Last night, J made really tasty lasagna for us, but I do not have the recipe, nor am I even certain she used one. If she did, it is probably the recipe from the box of no-precooking-necessary lasagna noodles.

Oh, one last sweetheart tip. For a perfectly romantic accompaniment to a special dinner (or just to pamper yourself, chill a bottle of Lindeman's Framboise Lambic. It's superb.

Thursday, February 12, 2009

Pasta Night Done Better

Around here, we are almost guaranteed (as I have mentioned before) to have a weekly pasta night and a weekly steak night. These are my darling wife's two favorite foods, meals she never tires of making or eating. I, on the other hand, often perform a silent eye roll behind her back at the thought of yet another pasta or steak meal. She knows this. She cooks it anyway. And I want her to keep doing it for two reasons. The first is that when it is her night to choose and cook dinner, it is her night. Not my night to dictate what she cooks or guilt her into choosing something more to my taste. My taste is for my night. The second is that sometimes, she comes up with something different and astoundingly good in the pasta or steak genre. Last night was a good example. She'd been assured by at least two people at work that the premium alfredo sauce they make blends beautifully with the pesto sauce they make, into a gorgeously rich pesto cream sauce. They were right, by my account. She tried it out and put it over plates of bucatini. I was truly wowed. I made a salad of crisp romaine accentuated by garlic croutons, parmesan cheese and good quality bottled Caesar and J laid out some olive oil bread with a dish of butter to go alongside. The funny thing here is that J didn't like the meal. At all. While I sat oohing and aahing and slurping up my portion, she was disappointed. Sigh. She did, however, like dessert, squares of an Equal Exchange (organic & fairly traded) Orange Dark Chocolate bar.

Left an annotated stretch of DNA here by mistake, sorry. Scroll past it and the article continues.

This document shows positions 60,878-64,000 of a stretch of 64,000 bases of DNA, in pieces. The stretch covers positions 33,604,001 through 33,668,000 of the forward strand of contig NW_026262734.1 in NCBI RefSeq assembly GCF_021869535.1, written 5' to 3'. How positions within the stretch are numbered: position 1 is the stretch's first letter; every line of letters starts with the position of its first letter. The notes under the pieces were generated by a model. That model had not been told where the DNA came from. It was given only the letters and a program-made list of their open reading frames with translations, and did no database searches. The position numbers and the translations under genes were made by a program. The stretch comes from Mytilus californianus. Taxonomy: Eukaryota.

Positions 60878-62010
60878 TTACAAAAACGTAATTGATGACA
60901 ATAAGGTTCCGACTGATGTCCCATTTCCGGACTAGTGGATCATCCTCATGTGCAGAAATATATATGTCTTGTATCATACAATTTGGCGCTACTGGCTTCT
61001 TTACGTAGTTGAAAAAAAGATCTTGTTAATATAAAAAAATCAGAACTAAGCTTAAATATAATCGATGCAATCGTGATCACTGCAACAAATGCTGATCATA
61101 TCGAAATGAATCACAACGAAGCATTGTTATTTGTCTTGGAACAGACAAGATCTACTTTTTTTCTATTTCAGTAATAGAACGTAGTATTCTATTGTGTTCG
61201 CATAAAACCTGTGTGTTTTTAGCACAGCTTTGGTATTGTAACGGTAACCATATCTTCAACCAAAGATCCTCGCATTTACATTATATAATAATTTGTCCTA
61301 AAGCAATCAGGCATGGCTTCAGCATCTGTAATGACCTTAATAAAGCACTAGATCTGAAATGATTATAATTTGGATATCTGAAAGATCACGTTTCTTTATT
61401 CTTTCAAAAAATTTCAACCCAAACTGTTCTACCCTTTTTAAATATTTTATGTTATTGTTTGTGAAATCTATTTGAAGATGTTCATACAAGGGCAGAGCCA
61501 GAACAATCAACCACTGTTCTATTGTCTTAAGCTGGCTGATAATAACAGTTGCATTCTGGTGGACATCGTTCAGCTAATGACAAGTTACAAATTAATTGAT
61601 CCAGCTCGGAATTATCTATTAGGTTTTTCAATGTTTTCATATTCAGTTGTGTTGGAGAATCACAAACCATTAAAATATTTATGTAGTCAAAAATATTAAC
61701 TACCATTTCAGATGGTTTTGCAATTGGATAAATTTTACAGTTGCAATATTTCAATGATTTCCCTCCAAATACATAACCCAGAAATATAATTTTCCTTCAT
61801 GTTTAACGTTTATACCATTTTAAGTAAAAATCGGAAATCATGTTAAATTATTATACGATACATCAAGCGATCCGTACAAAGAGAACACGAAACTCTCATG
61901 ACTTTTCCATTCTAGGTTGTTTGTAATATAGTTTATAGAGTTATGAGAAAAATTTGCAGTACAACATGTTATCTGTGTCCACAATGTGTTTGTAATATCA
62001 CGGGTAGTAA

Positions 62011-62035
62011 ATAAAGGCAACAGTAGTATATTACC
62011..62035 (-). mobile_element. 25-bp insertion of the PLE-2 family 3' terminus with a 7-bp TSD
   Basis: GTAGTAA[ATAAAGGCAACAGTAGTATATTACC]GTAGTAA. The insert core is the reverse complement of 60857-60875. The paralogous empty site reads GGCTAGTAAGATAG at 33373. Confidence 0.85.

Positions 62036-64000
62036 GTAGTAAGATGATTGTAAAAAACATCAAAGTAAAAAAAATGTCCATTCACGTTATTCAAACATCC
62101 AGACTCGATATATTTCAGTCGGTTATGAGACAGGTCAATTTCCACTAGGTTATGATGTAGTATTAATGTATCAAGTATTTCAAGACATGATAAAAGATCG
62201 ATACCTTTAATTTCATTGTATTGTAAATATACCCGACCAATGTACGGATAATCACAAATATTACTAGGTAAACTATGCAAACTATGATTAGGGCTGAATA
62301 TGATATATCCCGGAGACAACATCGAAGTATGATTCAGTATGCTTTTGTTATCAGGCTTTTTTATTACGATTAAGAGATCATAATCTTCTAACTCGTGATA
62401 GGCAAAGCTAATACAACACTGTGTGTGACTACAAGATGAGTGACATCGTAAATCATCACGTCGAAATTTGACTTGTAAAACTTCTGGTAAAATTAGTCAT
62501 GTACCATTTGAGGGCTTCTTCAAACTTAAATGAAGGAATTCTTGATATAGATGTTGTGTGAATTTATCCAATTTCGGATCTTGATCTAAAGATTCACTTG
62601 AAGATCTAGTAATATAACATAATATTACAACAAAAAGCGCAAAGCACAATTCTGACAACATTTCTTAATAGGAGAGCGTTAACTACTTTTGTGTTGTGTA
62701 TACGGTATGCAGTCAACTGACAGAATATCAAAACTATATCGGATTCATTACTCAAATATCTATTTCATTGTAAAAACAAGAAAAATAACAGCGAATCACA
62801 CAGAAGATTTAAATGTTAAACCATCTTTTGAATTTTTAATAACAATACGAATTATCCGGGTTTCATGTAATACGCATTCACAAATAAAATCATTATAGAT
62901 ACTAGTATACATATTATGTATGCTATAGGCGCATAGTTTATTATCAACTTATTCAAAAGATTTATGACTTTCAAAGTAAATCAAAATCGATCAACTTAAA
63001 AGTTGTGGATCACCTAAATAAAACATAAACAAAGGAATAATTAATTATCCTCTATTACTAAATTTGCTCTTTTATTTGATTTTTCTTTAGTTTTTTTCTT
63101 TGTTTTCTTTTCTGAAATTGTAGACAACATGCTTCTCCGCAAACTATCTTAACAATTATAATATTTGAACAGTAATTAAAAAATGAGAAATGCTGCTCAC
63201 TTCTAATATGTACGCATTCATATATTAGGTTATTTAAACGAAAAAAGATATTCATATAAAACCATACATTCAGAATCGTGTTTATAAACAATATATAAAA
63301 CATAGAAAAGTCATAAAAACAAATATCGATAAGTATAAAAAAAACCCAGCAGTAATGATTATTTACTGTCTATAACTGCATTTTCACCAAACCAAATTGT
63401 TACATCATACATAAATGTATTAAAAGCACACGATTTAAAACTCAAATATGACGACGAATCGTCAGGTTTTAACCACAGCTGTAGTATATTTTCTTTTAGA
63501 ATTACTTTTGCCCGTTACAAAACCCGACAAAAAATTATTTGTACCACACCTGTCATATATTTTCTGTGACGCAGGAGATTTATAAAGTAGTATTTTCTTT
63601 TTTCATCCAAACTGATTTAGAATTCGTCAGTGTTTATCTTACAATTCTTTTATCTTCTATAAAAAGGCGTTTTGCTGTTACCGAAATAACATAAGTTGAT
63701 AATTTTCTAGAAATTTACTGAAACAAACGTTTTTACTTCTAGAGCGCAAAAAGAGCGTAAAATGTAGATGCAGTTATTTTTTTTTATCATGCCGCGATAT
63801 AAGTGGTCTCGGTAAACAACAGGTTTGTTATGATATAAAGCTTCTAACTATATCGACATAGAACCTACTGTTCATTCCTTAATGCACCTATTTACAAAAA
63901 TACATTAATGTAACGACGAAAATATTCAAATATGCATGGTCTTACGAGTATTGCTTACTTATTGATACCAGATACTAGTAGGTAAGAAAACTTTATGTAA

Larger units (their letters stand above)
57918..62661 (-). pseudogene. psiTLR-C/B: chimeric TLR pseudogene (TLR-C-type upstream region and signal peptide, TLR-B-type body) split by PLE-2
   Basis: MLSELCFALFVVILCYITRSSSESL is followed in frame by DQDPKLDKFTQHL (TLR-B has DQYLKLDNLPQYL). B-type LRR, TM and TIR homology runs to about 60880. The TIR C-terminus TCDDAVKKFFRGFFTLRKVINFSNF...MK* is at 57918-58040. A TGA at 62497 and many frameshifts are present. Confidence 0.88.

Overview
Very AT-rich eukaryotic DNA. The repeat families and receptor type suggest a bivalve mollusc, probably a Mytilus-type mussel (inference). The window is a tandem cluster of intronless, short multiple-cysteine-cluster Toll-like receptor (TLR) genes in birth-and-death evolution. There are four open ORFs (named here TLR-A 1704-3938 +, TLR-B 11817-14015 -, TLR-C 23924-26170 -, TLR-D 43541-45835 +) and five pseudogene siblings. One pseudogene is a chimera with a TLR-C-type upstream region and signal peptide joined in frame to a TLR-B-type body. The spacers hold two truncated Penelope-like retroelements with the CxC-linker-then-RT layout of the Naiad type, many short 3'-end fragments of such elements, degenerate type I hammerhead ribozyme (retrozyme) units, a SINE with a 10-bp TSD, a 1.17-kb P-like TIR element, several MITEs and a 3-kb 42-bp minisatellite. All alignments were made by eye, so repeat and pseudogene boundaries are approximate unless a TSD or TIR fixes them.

Monday, February 09, 2009

Jazzed-Up Salmon Cakes

Tonight, despite J's nose wrinkling when I mentioned them at lunch, I made salmon cakes for dinner, with tater tots, lima beans and fresh pineapple on the side. I adapted a recipe from WW magazine to suit my taste for a little more spice, my abhorrence of soap-leaf (AKA cilantro) and the laziness regarding egg separation that beset me tonight. Although she was less than thrilled that I made the salmon cakes despite her subtle protest, J ended up really liking them and I think you will, too.

Salmon Corn Cakes
7.5 oz. salmon
1/2 c. corn (if you use frozen, warm it up first)
1/4 c. breadcrumbs
1 egg, lightly beaten
3 tbsp. ch. onion
A good grinding of black pepper
1/2 tsp. chili powder
1 tbsp. oil, for cooking
Mix everything but the oil and chill 10 minutes. Shape into patties (I think I might do mini patties next time for ease of flipping, but I did 4 tonight). Heat oil in skillet. Add patties & brown on both sides. Serves 2.